The Boston Diaries

The ongoing saga of a programmer who doesn't live in Boston, nor does he even like Boston, but yet named his weblog/journal “The Boston Diaries.”

Go figure.

Friday, January 09, 2009

1/2 a girl vs. 2/3 a boy; or—I suck at stats

Listen, here's the thing. If you can't spot the sucker in the first half hour at the table, then you are the sucker.

Matt Damon, “Rounders

Back in my college days, I was invited to a poker game, and I'm sure by sheer coincidence, the said day just happened to be pay day. Now, while I knew (and still know) what the various hands are (“flush”—five cards of the same suit, “full house”—three of a kind with a pair, “royal flush”—the ace, king, queen, jack and 10 of a single suit, etc), I didn't know (and still don't) the ranking of the hands—which hands won over which hands. I was assured that wouldn't matter and that I could have a “cheat sheet.” So I arrive at the game with a huge pocket full of money and an attitude of “how hard can this be?” Said attitude was reinforced as I won a few early rounds.

The end of the night came with the end of my money.

I learned two lessons that night:

  1. Never, ever play poker again, and
  2. I am bad at statistics.

While the first lesson sunk in (and to this day, I haven't played a game of poker, so my record stands at a rather dismal 0–1) I forgot the second lesson—that I suck at statistics.

Monday, I wrote about pairs of kids and the odds of a particular pairing, given some information.

Let's say, hypothetically speaking, you met someone who told you they had two children, and one of them is a girl. What are the odds that person has a boy and a girl?

Coding Horror: The Problem of the Unfinished Game

I read the explanation for the 2/3 results, said “Okay, I can see that,” accepted it as gospel and went about my business, which involved me going back and forth with someone over this issue, with both of us firm on our respective view points (me: 2/3; Vorlath: 1/2).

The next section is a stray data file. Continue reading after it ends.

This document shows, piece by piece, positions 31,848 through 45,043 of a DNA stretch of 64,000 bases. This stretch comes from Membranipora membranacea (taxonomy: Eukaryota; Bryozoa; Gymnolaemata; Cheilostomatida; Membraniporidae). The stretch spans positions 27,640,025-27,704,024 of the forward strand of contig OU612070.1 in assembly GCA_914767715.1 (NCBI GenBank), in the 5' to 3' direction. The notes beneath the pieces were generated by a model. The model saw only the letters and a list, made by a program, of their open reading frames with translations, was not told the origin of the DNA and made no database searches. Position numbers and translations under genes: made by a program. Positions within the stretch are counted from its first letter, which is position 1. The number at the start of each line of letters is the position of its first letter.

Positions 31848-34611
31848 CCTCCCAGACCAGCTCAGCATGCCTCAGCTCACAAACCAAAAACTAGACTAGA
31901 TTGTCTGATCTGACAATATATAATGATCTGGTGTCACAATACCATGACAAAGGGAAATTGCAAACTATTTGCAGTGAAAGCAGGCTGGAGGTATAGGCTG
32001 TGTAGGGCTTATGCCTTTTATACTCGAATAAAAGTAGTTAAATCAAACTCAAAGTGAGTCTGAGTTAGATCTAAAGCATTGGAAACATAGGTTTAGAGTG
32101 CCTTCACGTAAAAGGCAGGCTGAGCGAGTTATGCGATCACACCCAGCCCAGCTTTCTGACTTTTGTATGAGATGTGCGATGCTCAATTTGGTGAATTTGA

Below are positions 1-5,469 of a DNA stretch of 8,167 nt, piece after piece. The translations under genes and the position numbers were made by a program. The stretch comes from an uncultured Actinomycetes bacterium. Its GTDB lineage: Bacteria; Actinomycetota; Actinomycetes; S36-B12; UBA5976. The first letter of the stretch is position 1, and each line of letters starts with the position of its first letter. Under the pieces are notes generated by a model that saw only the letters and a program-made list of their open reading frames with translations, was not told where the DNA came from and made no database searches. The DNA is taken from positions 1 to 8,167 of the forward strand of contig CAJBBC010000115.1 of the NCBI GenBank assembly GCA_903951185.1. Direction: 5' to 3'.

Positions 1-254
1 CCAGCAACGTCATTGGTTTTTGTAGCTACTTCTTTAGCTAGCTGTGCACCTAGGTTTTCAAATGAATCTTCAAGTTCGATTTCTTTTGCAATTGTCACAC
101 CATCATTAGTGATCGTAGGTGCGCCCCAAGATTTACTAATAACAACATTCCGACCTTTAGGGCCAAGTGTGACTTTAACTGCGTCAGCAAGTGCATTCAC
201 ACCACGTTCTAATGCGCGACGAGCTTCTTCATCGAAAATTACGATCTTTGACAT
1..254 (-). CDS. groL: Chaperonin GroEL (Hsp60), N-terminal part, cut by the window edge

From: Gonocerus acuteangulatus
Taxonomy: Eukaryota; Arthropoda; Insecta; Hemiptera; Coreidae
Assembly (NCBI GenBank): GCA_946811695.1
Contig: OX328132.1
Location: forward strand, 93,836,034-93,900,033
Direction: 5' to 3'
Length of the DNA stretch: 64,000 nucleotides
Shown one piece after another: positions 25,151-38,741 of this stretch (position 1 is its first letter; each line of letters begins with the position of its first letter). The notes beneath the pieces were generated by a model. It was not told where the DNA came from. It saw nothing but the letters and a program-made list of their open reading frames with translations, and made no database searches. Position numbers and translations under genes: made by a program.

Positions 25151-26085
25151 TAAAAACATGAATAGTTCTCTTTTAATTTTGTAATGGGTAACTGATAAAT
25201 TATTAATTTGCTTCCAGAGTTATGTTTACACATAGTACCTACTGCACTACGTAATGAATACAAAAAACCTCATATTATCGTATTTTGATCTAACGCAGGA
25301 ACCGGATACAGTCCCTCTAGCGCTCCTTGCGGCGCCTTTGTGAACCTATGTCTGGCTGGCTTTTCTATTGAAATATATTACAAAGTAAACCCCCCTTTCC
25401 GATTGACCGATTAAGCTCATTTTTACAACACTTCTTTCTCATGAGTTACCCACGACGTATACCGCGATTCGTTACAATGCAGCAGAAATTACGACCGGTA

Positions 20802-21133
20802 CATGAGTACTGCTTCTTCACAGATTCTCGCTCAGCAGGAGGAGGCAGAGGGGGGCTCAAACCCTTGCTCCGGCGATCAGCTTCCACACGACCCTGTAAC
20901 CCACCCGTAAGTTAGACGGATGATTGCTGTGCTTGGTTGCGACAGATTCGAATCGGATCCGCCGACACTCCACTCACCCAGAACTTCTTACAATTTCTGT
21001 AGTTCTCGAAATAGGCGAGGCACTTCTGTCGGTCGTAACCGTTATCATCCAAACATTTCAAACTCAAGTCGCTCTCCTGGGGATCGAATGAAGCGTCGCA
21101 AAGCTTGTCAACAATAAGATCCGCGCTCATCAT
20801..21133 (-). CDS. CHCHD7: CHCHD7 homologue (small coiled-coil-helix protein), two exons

Wanting to settle this once and for all, I wrote a very verbose program (it's written for clarity, not to be fast or anything—this is a very tricky problem and yes, the program is verbose) that picks a bazillion pairs of kids and brute forces the results so that I can figure out who's right and who's wrong.

Number of kids
 ValuePercentage
Total # of kids 20000000 100.0
Boys 10002254 50.0
Girls 9997746 50.0

I ran this program for 10,000,000 pairs. 20,000,000 virtual kids were created for this. 50% boys, 50% girls. No controversy here.

Pair Stats
 ValuePercentage
Total # of pairs 10000000 100.0
Boy/Boy 2501203 25.0
Boy/Girl 2499753 25.0
Girl/Boy 2500095 25.0
Girl/Girl 2498949 25.0
At least one Boy 7501051 75.0
At least one Girl 7498797 75.0

Again, nothing unexpected here either. Four possible pairings, 25% of each pairing. 75% of the pairings will have at least one girl, and 75% will have at least one boy. Again, straight from the numbers. So far, so good.

Disclosure table #1—Overview
  Value Percentage
Total # of pairs 10000000 100.0
Disclosed First Kid 5000671 50.0
Disclosed Second Kid 4999329 50.0
Disclosed Girl 4999440 50.0
Disclosed Boy 5000560 50.0

Nothing seems wrong here; half the kids being disclosed are the first ones; independently, half of the kids being disclosed are boys. But there is a problem here, but for now, I'll leave it to the reader to spot the issue (and it is an issue with this problem). I didn't spot the problem until later myself.

Disclosure table #2—disclosed a Girl
  Value Percentage
Disclosed Girl 4999440 100.0
  First kid 2499547 50.0
  Second kid 2499893 50.0
Disclosed Girl, other girl 2498949 50.0
  First kid 1249211 25.0
  Second kid 1249738 25.0
Disclosed Girl, other boy 2500491 50.0
  First kid 1250336 25.0
  Second kid 1249738 25.0
Disclosed Girl, pick girl, correct 2498949 50.0
  First kid 1249211 25.0
  Second kid 1249738 25.0
Disclosed Girl, pick girl, wrong 2500491 50.0
  First kid 1250336 25.0
  Second kid 1250155 25.0